Reports from the International Maritime Bureau (IMB) indicate a significant reduction in incidences of piracy in the Gulf of Aden in the first quarter of 2012.
There was 163 instances in the first quarter of 2011, the first half of this year has so far seen 69 incidences, which indicates a drop in global piracy figures of by about a third.
According to a leaked advance copy of the UN Monitoring Group on Somalia report, the decrease in piracy in the region can be attributed to three main factors.
The first is the adoption of best maritime security practices by shipping companies plying the routes.
The second is the pre-emptive and disruptive counter-piracy tactics employed by the international naval forces currently operating in the territorial waters of Somalia, including the recent widening of their mandates to include the ability to attack pirate bases on land.
The third has to do with the increasing use of private maritime security companies to provide security for shipping companies using the route.
While these factors are largely external to Somalia, there are a number of important internal developments that could also have contributed to the success of the fight against piracy.
These include Puntland's counter-piracy campaign and increased stability in Mogadishu, which has renewed hope, as well as the number of returnees to the country. The improved tracking of money laundering routes could also have contributed substantially to the tightening of money laundering avenues for pirates and pirate investors in the country and the region at large.
While the dip in piracy incidences calls for celebration, two aspects will have a negative effect on the prospects of sustaining the trend.
These are the growing relationships between some TFG officials and pirate leaders, and the diversion of piracy skills to other criminal activities. Two examples of the relationship between government and pirate leaders are the differences in sentences given to low-level pirates and to pirate kingpins, and the issuing of a diplomatic passport to pirate leader Mohamed Abdi Hassan 'Afweyne' by President Sheik Sheriff Sheik Ahmed.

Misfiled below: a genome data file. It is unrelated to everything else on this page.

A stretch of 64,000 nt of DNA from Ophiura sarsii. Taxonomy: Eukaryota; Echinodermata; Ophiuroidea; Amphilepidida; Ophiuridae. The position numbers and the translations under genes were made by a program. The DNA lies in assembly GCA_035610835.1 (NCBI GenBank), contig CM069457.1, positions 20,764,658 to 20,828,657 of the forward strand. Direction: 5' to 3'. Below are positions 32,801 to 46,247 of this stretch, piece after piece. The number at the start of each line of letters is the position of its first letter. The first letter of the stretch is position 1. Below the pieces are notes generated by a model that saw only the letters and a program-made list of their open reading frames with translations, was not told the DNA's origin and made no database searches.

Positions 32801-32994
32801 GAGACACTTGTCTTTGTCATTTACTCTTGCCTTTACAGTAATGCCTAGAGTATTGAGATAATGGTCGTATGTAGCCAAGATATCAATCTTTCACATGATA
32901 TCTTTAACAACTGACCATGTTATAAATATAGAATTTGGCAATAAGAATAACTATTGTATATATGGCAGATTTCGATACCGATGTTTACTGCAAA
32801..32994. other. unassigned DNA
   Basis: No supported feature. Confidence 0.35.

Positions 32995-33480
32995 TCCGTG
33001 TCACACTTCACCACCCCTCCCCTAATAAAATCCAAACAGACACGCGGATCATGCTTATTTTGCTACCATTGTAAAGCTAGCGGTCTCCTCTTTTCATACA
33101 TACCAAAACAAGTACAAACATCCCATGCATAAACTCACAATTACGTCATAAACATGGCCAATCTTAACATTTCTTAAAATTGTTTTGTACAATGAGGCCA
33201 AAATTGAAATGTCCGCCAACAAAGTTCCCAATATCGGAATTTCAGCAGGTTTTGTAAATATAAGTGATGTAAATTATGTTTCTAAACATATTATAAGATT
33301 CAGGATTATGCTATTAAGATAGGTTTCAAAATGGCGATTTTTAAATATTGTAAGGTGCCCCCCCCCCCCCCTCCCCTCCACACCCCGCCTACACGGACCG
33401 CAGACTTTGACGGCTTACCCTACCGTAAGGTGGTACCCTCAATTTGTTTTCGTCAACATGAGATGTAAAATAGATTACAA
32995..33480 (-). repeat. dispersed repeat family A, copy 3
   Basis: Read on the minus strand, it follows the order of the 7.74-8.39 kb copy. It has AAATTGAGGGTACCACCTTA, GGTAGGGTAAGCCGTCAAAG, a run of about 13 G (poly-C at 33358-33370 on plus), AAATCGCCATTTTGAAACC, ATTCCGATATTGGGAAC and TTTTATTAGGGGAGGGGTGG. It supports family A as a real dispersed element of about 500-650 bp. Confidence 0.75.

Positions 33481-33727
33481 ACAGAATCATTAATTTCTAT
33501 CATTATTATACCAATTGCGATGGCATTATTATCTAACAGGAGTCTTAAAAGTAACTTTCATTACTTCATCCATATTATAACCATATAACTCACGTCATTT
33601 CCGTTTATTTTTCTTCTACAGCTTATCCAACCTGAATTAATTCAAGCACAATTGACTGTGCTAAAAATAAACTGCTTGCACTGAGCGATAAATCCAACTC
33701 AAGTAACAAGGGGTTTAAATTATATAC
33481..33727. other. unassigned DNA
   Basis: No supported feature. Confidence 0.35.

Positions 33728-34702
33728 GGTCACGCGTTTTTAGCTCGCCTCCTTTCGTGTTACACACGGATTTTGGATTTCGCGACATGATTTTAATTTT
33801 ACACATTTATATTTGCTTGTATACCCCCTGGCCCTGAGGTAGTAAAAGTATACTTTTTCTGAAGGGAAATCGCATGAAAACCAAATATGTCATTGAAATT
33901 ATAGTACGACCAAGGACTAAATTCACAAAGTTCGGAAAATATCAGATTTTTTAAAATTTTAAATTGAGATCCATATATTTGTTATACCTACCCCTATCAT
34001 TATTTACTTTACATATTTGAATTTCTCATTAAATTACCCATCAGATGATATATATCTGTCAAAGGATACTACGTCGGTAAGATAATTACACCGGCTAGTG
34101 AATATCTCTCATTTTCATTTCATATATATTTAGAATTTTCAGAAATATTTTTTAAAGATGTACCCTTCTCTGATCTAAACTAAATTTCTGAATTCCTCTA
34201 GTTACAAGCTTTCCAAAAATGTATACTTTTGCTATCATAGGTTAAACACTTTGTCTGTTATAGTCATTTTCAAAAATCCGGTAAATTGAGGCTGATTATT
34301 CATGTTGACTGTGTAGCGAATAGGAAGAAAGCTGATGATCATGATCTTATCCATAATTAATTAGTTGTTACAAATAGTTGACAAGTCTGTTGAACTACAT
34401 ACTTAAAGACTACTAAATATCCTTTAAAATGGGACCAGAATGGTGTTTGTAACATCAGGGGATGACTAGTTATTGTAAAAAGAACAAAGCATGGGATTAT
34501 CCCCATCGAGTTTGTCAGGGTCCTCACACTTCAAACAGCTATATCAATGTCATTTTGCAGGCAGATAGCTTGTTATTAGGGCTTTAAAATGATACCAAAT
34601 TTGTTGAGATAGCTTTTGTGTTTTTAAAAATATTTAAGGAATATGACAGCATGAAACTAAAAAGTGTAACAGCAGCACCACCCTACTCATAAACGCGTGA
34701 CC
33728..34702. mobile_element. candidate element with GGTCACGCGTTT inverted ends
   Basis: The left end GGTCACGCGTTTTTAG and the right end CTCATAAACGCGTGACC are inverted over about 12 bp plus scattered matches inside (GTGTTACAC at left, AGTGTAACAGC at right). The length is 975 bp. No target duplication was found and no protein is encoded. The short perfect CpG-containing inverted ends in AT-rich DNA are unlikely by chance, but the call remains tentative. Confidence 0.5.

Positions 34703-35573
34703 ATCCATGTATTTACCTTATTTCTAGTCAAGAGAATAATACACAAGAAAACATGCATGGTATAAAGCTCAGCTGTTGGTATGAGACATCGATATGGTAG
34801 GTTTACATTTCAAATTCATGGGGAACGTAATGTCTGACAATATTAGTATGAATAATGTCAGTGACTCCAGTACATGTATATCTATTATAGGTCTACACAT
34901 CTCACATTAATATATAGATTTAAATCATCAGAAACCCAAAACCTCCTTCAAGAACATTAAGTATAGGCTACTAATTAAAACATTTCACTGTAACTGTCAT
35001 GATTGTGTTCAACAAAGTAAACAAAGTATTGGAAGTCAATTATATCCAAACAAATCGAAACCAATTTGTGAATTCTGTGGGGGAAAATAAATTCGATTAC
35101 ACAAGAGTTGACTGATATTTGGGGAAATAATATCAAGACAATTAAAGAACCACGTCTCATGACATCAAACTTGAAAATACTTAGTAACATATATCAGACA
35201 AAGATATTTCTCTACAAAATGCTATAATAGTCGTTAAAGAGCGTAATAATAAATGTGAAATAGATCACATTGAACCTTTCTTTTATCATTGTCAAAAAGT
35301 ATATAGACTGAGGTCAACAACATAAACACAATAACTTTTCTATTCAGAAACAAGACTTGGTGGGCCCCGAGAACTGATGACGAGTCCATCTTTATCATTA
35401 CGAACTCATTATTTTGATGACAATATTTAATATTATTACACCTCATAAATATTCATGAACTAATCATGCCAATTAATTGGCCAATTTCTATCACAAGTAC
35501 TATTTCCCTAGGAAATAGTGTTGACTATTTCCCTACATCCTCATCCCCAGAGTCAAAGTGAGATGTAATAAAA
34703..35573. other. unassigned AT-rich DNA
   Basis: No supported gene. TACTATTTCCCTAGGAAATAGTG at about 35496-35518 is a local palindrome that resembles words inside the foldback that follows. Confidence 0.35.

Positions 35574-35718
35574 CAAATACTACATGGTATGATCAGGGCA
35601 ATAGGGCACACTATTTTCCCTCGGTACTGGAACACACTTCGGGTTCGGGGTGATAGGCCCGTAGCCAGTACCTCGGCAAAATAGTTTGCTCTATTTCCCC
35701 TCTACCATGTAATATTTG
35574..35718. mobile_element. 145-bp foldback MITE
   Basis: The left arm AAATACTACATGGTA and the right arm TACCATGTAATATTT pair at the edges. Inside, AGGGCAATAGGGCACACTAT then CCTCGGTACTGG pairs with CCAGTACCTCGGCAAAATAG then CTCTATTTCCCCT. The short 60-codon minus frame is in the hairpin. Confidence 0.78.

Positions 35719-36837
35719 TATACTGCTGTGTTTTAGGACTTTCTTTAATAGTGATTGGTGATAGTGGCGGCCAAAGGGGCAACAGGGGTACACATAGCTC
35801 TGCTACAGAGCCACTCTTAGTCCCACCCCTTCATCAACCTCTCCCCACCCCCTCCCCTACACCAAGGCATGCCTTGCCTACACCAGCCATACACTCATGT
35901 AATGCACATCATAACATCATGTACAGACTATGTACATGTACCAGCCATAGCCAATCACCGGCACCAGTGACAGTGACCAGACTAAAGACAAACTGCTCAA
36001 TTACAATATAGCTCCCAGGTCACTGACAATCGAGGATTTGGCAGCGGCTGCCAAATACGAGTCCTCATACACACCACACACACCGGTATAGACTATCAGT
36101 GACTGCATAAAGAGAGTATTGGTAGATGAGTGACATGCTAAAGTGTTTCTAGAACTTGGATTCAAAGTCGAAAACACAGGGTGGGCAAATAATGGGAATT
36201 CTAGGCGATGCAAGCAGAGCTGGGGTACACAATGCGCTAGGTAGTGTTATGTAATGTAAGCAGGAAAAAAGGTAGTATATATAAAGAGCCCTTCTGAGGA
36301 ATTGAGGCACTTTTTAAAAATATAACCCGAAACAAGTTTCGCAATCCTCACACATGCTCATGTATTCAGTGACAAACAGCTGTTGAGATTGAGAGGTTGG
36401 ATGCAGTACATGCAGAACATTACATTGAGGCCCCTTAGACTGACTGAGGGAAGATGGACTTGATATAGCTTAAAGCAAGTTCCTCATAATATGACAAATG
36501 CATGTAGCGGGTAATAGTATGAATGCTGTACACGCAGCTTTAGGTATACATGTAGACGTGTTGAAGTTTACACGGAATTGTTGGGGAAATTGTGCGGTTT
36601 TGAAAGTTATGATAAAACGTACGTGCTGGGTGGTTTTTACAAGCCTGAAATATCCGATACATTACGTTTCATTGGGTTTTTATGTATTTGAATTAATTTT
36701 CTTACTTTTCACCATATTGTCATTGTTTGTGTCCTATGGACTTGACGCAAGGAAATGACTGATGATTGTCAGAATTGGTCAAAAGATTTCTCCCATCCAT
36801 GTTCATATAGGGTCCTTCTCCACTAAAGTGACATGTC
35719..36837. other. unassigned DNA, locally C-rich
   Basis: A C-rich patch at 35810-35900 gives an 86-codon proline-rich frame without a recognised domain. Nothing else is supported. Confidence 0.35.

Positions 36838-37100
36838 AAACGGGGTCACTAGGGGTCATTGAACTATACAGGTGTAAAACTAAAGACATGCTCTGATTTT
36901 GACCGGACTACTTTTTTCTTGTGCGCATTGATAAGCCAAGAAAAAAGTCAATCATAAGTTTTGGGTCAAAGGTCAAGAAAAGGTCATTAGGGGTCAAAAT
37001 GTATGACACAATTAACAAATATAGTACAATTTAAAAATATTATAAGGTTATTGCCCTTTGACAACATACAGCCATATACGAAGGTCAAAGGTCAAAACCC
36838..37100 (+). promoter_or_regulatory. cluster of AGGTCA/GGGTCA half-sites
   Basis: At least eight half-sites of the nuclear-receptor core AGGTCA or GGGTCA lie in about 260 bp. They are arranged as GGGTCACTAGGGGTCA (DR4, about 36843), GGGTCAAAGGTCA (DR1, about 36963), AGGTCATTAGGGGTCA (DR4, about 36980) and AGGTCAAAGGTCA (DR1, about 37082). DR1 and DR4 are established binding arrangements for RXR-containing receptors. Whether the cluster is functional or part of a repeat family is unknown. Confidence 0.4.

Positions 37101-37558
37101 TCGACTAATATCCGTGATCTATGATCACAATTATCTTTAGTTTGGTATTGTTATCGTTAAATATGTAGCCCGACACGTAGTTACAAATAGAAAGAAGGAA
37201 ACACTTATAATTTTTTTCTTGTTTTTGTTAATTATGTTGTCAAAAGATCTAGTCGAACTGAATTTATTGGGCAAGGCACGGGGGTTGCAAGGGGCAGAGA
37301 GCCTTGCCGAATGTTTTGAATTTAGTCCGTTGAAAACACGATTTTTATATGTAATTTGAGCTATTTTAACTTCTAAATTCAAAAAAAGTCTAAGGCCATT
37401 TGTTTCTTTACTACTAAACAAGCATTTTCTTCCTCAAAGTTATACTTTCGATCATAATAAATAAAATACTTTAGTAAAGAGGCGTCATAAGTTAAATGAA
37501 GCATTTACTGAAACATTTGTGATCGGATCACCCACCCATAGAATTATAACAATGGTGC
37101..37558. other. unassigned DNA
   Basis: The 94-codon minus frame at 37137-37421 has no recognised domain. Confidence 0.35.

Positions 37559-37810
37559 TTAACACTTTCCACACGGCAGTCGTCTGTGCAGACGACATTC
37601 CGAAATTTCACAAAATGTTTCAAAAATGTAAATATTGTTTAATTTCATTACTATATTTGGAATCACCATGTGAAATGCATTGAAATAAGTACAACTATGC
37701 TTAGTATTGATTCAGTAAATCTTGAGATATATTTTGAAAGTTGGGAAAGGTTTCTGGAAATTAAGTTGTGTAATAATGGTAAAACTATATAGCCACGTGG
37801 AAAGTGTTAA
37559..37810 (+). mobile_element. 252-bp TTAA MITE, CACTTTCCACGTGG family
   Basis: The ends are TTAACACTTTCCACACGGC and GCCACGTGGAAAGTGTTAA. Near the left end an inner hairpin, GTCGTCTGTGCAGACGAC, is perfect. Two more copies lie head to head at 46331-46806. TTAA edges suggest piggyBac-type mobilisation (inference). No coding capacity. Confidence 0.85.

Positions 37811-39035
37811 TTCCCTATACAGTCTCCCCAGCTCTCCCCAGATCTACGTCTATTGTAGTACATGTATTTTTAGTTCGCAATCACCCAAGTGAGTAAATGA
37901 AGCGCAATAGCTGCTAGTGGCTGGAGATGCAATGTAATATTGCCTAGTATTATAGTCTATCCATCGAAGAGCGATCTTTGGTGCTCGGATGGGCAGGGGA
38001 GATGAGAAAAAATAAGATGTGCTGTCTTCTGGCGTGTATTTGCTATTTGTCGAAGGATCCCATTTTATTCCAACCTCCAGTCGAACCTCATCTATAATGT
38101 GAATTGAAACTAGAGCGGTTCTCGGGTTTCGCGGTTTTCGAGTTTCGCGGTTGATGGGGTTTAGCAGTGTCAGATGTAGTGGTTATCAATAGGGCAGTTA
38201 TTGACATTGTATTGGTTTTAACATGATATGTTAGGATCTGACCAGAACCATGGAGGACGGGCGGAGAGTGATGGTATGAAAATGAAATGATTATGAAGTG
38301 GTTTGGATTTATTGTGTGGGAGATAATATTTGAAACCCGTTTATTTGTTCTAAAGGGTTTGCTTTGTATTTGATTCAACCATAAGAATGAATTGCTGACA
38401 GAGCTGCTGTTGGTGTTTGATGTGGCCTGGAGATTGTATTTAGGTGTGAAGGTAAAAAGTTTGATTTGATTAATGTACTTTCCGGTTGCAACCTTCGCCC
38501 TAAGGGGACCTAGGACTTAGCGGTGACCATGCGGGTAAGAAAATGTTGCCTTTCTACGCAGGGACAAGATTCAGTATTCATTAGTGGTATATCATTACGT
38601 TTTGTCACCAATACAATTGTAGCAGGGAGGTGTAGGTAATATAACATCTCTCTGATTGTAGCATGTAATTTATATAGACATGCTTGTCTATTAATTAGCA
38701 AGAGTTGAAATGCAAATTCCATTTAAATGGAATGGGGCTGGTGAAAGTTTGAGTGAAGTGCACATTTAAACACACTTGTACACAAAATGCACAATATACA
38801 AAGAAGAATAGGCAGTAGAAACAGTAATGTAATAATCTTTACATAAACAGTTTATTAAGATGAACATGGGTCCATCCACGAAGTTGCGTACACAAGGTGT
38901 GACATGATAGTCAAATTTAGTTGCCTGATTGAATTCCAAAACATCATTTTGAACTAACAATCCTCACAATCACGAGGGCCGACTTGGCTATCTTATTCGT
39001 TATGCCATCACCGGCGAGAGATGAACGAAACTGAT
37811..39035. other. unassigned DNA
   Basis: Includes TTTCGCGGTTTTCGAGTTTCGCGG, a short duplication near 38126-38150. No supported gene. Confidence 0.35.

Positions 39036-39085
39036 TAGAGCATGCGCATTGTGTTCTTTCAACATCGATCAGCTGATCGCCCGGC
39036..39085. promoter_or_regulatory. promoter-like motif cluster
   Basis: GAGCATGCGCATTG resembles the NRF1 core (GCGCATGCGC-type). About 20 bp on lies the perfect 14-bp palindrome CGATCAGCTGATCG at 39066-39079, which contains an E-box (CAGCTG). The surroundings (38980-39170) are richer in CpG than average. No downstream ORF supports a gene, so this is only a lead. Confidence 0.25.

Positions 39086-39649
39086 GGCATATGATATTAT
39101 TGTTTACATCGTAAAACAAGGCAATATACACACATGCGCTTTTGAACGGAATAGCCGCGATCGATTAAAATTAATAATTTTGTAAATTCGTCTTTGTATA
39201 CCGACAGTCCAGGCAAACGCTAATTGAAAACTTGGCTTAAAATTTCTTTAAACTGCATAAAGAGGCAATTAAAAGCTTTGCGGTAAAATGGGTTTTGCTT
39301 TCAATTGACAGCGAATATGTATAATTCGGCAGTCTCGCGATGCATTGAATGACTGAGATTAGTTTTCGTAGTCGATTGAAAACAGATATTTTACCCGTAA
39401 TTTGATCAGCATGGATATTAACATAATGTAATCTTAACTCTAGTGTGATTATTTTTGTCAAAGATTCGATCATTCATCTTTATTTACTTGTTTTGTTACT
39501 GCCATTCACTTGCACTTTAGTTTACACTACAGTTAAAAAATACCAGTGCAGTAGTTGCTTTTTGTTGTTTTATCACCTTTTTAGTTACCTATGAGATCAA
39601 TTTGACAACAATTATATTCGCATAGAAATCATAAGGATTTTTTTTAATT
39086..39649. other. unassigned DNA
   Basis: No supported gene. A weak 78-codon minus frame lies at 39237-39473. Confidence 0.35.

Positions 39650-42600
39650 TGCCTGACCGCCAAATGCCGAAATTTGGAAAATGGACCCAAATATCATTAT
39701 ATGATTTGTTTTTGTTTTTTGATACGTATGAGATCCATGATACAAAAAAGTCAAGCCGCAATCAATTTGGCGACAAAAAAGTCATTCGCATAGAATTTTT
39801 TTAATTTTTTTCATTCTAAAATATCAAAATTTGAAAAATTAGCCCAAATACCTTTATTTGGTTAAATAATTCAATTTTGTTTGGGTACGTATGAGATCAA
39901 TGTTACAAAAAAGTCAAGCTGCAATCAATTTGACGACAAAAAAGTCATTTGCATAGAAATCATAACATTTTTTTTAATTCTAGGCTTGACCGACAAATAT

Although Puntland has embarked on a counter-piracy campaign, the prosecution of low-level pirates and pirate leaders has been inconsistent. Abshir Boyah, a Puntland-based pirate leader, was arrested but sentenced to only 5 years in jail, whereas low-level pirates have sometimes been given sentences of up to 20 years.
These two instances, highlighted in the advance copy of the UN sanctions committee report, seem to point to a connection between pirate kingpins and some government officials.
President Sheik Ahmed's explanation for the diplomatic passport saga was that it was a way to incentivise the pirate kingpin to dismantle his pirate network and contribute to counter-piracy measures in the country. However, it is unclear if the move was an institutional decision taken by the government or a personal decision taken by the president. This development remains worrisome against the backdrop of the coming elections and the chances that criminal elements might try to exploit this trend to influence the outcome or to fund certain political actors.
The diversion of piracy skills into other activities is another aspect that will hinder the stabilisation process in Somalia. Due to the pressure put on pirates by maritime security forces, a lot of them are recycling their skills and participating in other criminal activities such as kidnapping. The UN report also mentions pirate leaders selling their services as counter-piracy experts, consultants and ransom negotiators.
In addition to the reports on the link between some pirate kingpins and members of government, reports of massive corruption have emerged alleging that key leaders of the transitional federal government (TFG) are involved in misappropriating $7 out of every $10 received by the TFG in 2009/2010.
These findings are not new, as a World Bank report released in May 2012 found that $131 million - 63% of total recorded revenue - was unaccounted for in the TFG revenues in 2009/2010. The UN report suggested that a further $40 million could be missing in 2011.
Although there has been increased international attention concerning the levels of corruption in Somalia, it is not a new phenomenon. With the period of political unrest and the lack of state structures and oversights frameworks, corruption could only increase.
The overall situation regarding corruption in the country points to the need for international actors to appreciate the role of conflict profiteers, as well as the networks and actors benefiting from the lack of a strong central government.